An audit of lipid screening and management in patients undergoing diagnostic cardiac catheterization. Brompton House Officer Audit Group.
Stables RH., Choudhury RP., Davies WG., Denton MD., Ledson M., Rakhit RD., Varma C.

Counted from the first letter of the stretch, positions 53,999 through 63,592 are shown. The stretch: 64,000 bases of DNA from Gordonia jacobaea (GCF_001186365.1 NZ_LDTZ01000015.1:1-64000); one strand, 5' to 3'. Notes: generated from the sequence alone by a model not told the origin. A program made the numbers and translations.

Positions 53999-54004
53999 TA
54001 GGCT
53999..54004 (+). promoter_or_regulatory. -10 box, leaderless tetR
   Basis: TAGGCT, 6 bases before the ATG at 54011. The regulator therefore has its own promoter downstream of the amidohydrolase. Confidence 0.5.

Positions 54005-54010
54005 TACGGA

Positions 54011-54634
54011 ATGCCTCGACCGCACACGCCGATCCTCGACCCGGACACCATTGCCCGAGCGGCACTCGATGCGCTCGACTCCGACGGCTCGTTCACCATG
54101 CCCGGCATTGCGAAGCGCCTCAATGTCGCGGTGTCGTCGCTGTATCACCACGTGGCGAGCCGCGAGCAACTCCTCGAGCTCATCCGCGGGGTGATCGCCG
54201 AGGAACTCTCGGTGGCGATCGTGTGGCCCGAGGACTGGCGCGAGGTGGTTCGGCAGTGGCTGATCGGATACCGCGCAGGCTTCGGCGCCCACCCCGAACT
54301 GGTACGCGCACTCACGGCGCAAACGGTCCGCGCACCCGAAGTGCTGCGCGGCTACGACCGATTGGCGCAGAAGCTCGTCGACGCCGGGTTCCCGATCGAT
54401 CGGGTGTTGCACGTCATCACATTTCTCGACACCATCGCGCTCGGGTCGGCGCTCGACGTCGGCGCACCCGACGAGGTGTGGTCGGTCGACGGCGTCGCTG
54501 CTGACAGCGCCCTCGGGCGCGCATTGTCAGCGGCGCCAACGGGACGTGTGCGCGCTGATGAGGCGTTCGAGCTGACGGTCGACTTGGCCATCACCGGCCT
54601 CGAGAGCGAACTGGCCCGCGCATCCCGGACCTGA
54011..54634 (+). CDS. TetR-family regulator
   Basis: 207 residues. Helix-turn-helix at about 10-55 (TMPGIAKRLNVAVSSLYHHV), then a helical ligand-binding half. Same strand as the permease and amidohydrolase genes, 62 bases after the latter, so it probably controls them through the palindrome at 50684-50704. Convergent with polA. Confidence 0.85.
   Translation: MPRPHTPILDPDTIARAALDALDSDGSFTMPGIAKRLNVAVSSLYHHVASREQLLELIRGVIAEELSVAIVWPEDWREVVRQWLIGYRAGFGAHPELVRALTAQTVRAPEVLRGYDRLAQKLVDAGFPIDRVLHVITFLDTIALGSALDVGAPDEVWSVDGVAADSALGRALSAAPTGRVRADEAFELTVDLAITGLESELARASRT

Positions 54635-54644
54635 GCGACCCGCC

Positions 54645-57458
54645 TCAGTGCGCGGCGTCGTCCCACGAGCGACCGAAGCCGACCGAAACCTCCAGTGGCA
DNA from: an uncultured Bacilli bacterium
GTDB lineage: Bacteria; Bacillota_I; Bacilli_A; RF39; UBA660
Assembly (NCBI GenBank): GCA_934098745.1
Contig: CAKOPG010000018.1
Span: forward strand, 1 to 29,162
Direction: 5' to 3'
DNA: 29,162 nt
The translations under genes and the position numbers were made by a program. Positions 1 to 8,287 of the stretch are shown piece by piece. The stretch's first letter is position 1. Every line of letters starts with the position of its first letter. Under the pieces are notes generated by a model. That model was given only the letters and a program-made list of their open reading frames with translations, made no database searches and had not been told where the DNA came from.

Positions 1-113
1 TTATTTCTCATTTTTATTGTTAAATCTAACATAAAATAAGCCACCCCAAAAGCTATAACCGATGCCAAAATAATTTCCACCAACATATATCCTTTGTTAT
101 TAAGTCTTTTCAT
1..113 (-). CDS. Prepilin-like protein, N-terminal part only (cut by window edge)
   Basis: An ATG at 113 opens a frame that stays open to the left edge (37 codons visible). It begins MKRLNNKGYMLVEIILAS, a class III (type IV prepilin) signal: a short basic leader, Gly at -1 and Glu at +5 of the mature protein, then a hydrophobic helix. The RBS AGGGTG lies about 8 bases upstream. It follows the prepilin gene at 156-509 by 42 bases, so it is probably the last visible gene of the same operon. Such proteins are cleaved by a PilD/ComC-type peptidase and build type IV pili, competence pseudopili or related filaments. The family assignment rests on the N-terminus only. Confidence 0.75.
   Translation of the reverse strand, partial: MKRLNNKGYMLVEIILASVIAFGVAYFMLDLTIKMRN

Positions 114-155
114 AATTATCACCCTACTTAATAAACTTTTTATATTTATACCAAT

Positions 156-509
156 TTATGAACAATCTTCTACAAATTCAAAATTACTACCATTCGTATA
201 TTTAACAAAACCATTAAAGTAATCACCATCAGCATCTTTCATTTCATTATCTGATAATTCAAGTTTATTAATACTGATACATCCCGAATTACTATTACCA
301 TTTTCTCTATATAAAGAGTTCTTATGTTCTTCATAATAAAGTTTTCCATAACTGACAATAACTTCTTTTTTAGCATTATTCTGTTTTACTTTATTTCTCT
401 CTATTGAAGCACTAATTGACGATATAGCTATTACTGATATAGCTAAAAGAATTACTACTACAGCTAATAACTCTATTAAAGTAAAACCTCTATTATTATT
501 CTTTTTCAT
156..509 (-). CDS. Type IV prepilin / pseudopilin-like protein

The aim of this study was to audit the management of hyperlipidaemia in a cohort of 206 consecutive patients, with known or suspected coronary artery disease, referred for diagnostic coronary angiography. The association of lipid subfraction values with the presence and extent of coronary artery disease was explored to identify the indices of greatest potential value to the hospital cardiologist, in the management of secondary prevention. Patients were questioned about previous lipid tests performed, advice received and treatment prescribed. Referral letters and hospital notes were reviewed to identify documentation of lipid results and treatment strategies. De novo fasting lipid estimations were obtained on 205 subjects at the time of catheterization. In only 46/206 (22%) cases was some form of lipid result recorded in the existing hospital notes or referral documentation. No patient was aware of the levels of the high or low density lipoprotein cholesterol subfractions (HDL, LDL) nor were these specifically recorded, or the subject of clinical comment, in any of the referral documentation. Patients who knew their total cholesterol (in mmol.1-1) result either as a value or as a "high' or "normal' categorization proved accurate witnesses. In keeping with other angiographic studies, we found that low values of HDL and high TC/HDL ratios were significantly associated with both disease presence and extent. Total cholesterol, calculated LDL and triglyceride levels had no such association. In the group as a whole and despite current therapy, 169/206 (82%) patients had a total cholesterol > 5.2 and 163/206 (79%) a TC/HDL ratio > 5. Only 22 (11%) patients were on drug therapy with a further 43 (21%) practising dietary modification. In the vast majority of subjects receiving some form of lipid intervention, target lipid levels had not been achieved. This study identifies the need for more intensive management of hyperlipidaemia in patients with coronary artery disease. Knowledge of HDL levels may be of value in guiding lipid secondary prevention management in the patient population evaluated at an angiographic centre.